- Which acts of violence are most frequent (rape, sexual assault, physical assault, harassment …)? Who is affected (men, women, non-binary people, children and other family members)? What is the economic and social situation of these people (professional category, unemployed, income category, dependent children)? What are their housing conditions?
Alerted to gender-based violence, dei Lénk appealed to the competent ministers via parliamentary questions questioning, among other things, the lack of data on gender-based violence, the procedure for expelling an abusive partner and the places available in shelters for women in distress, as well as the situation of women prisoners and intersex and non-binary people.
dei Lénk also opened the debate on Gynaecological and Obstetric Violence (GVW) in the Chamber of Deputies.
Inclusion of femicide in the Penal Code
Thousands of women around the world are murdered by their partners or ex-partners, or by men who hate women. This extreme violence is gender-based and a fatal expression of male domination. Like e.g. Italy, Spain and Belgium, Luxembourg should recognise that this is a specific form of violence that needs to be quantified and enshrined in the Penal Code.
Feminicide is the murder of a woman because of her gender, often by her partner or ex-partner (in about 40% of cases). It is a clearly macho and misogynistic violence whose perpetrators are mostly men. Feminicide must therefore be seen in relation to the evolution of unequal gender relations.
dei Lénk has been fighting since 2020 for the recognition of the term “feminicide” to designate a specific form of gender-based violence that is neither counted, nor judged and sanctioned as such.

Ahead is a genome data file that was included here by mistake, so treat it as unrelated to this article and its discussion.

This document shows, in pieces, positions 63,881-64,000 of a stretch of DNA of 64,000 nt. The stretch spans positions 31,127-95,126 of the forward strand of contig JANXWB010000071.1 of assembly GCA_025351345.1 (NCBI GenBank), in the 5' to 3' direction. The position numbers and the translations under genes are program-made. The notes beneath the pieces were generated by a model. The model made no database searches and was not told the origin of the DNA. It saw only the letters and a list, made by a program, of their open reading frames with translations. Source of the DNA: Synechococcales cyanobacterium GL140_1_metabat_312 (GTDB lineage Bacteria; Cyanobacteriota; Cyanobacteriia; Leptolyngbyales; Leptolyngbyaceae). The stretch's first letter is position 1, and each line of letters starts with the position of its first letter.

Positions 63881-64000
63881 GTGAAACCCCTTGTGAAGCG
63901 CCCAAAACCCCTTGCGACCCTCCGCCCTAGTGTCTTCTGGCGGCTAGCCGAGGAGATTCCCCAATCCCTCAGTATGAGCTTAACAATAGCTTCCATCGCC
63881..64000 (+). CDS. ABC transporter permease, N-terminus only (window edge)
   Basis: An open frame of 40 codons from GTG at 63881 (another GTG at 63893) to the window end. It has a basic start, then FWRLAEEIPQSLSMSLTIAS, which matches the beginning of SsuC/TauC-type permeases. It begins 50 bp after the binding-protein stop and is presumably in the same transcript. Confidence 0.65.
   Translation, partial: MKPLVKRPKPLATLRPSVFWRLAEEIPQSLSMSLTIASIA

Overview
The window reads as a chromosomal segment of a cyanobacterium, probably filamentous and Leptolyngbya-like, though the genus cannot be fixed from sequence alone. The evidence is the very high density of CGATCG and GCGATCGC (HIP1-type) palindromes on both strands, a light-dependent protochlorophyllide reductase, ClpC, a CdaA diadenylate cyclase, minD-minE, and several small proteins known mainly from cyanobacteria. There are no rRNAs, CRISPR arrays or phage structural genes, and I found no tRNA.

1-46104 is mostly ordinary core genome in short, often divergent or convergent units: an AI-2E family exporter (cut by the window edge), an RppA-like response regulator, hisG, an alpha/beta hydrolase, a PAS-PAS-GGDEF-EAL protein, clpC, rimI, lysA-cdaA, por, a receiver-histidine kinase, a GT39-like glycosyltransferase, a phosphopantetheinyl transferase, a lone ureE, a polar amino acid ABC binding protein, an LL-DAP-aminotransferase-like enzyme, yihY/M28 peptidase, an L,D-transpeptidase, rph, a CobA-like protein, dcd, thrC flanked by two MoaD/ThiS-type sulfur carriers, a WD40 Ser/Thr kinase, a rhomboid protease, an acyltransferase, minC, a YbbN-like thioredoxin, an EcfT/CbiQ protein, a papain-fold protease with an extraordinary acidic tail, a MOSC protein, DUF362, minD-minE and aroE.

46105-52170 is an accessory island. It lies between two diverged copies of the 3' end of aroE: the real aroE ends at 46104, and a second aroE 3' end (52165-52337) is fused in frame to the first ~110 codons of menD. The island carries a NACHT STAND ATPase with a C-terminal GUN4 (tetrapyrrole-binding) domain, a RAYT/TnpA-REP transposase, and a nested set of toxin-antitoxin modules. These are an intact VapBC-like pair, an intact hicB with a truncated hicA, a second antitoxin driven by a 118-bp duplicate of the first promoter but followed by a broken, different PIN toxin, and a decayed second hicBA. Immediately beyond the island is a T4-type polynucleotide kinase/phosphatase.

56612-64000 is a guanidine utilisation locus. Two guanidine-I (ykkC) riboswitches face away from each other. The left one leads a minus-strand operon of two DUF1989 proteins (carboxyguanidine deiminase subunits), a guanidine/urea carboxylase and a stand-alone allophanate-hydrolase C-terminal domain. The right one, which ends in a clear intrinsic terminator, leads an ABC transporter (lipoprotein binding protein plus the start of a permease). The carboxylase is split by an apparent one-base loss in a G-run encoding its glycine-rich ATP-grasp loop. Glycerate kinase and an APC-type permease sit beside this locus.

For déi Lénk, this political and social recognition of “feminicide” must also include legal recognition. We have asked the question of the inclusion of feminicide in the Penal Code to the Ministers of Justice and of Gender Equality – twice!
The competent ministers consider that this is not necessary:
“Only murder and assassination do not carry a more severe penalty, the punishment being life imprisonment in all cases. It is therefore not necessary to introduce the term femicide into the Penal Code as an aggravating circumstance, in view of the legislation already in place since the 2003 Act. An ‘over-aggravation’ of the offence is not appropriate and has no practical benefit.”
Legal recognition of feminicide cannot be reduced to a question of sanctions and punishment. On the contrary, it would allow for the establishment of a process of judgement and evaluation of sentences that takes into account gender issues and unequal relations between men and women. In fact, since 2004, Spain has set up specific courts for cases of domestic violence, which has led to a 24% reduction in feminicides!